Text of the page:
Managing your online and social brand is never ending.  So what’s a professional to do? Here are some tips to get your started:

  1. Be selective of which new social sites you participate in. Don’t jump on every new thing just because it’s new.
  2. If you jumped on the new thing and it’s not for you, shut down or deactivate your account.
  3. In case you just missed that tidbit: SHUT DOWN YOUR ACCOUNT if you are no longer using it. You can reactivate most accounts if you change your mind.
  4. If you have negative or outdated content that is not within your control to remove, start posting new content that is representative of your brand. This will help to drive the outdated stuff farther down in searches.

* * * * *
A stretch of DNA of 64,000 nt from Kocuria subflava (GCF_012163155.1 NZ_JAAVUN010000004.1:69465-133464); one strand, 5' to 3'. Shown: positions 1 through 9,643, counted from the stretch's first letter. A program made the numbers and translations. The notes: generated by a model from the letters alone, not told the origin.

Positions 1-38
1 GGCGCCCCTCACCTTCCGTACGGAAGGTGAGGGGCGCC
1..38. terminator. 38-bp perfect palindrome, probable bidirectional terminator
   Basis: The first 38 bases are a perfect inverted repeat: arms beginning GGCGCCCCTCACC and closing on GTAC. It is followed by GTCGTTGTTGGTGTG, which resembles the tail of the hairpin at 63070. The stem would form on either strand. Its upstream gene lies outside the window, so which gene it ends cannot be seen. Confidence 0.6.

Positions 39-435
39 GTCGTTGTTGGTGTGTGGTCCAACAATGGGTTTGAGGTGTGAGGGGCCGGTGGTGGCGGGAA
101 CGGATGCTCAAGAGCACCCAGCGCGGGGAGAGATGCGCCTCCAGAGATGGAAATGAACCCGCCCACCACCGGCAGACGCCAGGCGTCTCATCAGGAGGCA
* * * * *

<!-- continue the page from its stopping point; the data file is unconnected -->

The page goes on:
5. Be mindful of what you publicly share. Be mindful of what you privately share, because once something is shared; it is really no longer private… and the Internet never forgets. (She says in booming ‘movie voice-over’ voice…)

UBC Day 25: Who gives a Tweet?

Have you ever stopped to think about the tools you use for communicating with friends and family? Chances are they are the same as what we use in our professional lives. Facebook, Twitter, email and text. Sometimes we even use the phone and see one another in person. But mostly we text or Facebook one another. Yup Facebook is a verb.